Experiencing the Secrets of Downshifting

I have the privilege of having email correspondence with our local Blue Zones Project – Lake County team members. And every once in a while, I will get a reply to my email saying something like this, “I am currently out of the office for the day “downshifting” and look forward to reading your email Monday.” The words may vary in the email, but the message is clear. This individual is taking time away from work and spending time doing what gives them rest, joy, peace, socializing, or whatever it may be that meets their bigger needs at the moment. 

Does this mean my communication with them isn’t important? Not at all. We have a very productive working relationship where my time and needs are balanced with their world and well-being. And I have to be honest with you, I love it! I love it when someone tells me they are taking time for themselves. Do you know why? Because it tells me that when I do interact with them professionally, they will be offering a hundred percent of themselves to any given project or conversation. I will receive the very best they have to offer because they know how to downshift.

Here’s my personal experience in life with the Blue Zones Power 9 downshifting. Some of you have read my memoir and already know that I was raised in a conservative Seventh-day Adventist home. One thing that makes Seventh-day Adventists unique is that they take the Sabbath very seriously. From Friday at sundown to Saturday at sundown, they unplug, and what they do on that day is just as important as the day itself. Now, every home is a little bit different, but one thing is for sure: no work is involved on the Sabbath. It’s a day to rest. So, the idea of downshifting has never been foreign to me. But I can tell you from experience that one day of rest doesn’t always make up for the stressful six other days of the week.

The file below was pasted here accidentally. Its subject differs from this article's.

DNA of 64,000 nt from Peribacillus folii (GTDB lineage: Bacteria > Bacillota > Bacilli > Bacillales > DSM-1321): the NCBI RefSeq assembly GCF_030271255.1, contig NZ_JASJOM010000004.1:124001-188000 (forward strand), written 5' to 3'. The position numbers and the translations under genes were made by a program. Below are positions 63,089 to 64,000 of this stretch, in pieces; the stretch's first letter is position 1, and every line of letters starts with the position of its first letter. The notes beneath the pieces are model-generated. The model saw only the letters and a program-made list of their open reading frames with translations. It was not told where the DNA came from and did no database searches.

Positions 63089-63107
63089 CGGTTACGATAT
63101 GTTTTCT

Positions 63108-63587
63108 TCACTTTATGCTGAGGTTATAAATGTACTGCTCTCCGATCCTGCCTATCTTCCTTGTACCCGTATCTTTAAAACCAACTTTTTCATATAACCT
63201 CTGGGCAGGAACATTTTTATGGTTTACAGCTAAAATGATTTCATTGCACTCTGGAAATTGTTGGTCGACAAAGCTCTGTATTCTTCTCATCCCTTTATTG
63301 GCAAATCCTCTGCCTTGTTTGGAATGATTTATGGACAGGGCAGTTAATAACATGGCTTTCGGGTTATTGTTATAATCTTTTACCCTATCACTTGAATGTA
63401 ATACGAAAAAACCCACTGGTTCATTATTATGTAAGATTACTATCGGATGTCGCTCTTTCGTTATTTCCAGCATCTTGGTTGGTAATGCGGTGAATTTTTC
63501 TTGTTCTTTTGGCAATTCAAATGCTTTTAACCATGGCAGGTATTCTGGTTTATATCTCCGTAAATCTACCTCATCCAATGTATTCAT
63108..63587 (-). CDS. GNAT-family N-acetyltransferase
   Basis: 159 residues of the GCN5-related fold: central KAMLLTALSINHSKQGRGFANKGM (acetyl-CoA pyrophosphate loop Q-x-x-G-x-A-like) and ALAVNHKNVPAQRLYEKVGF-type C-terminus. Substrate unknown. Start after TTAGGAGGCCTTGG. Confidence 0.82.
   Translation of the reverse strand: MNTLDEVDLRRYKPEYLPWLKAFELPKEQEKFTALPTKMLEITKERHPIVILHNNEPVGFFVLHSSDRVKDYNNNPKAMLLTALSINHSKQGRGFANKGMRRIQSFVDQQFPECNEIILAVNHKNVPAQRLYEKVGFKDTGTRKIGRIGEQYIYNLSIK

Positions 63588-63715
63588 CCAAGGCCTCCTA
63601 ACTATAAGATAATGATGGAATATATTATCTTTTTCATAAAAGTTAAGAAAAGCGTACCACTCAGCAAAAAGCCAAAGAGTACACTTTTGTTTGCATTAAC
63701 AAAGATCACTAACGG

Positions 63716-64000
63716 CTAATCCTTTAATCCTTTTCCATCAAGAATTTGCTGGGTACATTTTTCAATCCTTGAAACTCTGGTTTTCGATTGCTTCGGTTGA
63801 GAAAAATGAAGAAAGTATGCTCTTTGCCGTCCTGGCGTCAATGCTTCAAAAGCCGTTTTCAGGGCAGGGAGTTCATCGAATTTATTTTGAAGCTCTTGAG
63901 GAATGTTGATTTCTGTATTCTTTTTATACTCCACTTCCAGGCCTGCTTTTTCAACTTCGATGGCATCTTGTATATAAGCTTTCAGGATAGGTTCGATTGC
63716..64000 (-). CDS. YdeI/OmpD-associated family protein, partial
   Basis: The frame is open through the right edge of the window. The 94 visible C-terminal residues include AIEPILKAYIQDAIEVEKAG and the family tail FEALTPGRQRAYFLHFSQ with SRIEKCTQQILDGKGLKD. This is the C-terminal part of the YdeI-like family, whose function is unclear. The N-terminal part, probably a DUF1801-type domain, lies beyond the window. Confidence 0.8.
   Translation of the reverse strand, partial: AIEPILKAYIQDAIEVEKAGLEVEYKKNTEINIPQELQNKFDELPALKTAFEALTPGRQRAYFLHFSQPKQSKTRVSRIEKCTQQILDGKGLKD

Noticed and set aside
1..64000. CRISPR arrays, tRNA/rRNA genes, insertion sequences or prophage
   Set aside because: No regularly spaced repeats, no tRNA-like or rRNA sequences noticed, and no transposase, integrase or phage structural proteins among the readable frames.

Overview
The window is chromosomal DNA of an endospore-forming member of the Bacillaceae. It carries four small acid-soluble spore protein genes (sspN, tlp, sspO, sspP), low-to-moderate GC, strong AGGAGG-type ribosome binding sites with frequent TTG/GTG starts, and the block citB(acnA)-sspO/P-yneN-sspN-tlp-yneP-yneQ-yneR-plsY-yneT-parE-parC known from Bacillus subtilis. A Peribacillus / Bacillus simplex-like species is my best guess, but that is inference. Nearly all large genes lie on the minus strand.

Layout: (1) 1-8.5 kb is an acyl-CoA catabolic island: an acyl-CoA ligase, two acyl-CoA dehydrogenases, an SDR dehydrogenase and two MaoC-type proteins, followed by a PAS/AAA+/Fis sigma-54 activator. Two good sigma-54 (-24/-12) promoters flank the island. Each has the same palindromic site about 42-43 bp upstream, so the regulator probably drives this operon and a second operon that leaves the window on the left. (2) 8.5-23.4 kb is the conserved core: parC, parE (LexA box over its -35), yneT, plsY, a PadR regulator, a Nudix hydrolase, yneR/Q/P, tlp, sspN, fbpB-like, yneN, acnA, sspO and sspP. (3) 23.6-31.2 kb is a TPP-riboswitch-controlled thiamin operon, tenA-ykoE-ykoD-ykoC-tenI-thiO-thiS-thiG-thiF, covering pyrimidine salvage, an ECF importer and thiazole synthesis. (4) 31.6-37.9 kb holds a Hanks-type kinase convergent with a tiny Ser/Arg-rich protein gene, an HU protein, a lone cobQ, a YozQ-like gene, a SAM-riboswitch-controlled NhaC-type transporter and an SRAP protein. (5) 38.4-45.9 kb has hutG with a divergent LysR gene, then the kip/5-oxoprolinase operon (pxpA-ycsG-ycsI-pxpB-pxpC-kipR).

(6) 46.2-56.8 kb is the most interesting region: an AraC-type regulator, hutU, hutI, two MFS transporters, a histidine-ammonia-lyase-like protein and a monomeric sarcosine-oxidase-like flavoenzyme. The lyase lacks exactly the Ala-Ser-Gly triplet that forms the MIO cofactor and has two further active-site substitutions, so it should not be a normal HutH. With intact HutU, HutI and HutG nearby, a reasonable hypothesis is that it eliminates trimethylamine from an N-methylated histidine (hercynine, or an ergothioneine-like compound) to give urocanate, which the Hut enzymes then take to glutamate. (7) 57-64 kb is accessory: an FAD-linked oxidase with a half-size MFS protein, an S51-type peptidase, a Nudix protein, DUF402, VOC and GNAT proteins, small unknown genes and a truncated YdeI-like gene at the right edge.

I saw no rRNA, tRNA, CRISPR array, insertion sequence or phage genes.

Take my job, for example. I haven’t had an actual vacation in six years. The reason for that is simple: The Bloom never goes on vacation. That is the reality of running a paper: the newsletter must go out on Friday every week of the year. And let me tell you what–I love what I do, but it is one of the disadvantages of my job. My solution? Take lots of downshifting time whenever I can. If I can take a day off and not check email because I’m doing something that I love, such as a day at the ocean, wine tasting with friends, or just spending time with family, I prioritize it as much as I possibly can. And the temptation to check email is always there. So, I will deliberately go somewhere without cell phone reception, so it’s impossible for me to “work.” 

The other thing I do is find the magic in any given moment. It might be only a few seconds that a butterfly catches my eye. It might be something funny that happens that ignites a belly laugh, and I laugh until tears roll down my face. It might be scheduling lunch or a coffee date with a friend, and I enjoy that moment. I have come to realize that the moments in between the doing are a bigger part of living than a title that goes with our name on a business card. 

Life is short, my friends, and it takes very little research and time online to read how healthy it is to rest. In fact, according to Blue Zones, you can actually reverse disease by downshifting. And in a world that never stops, it is essential that you and I make time to downshift. And I don’t know about you, but my motivation isn’t to see how long I can live, but how much I enjoyed living the years I have here on earth. What good is it to live to a hundred birthdays when all you did was work, work, work? 

Whatever downshifting is to you, I hope you make it every bit as important as the food you eat and the “work” you do because it’s just as important. So here’s to making many happy memories today, tomorrow, and every day we can, whether reading a good book, spending time with friends, sleeping, or meditating. Whatever floats your boat into downshifting, just do that. And if you haven’t prioritized downshifting in your life, it’s never too late to start! 

Cheers to the journey, my friends!

Trudy Wakefield

Trudy is the owner and editor for The Bloom. The Bloom's dedicated to showcasing all the good parts of life. If it's good news, you'll probably find it here.


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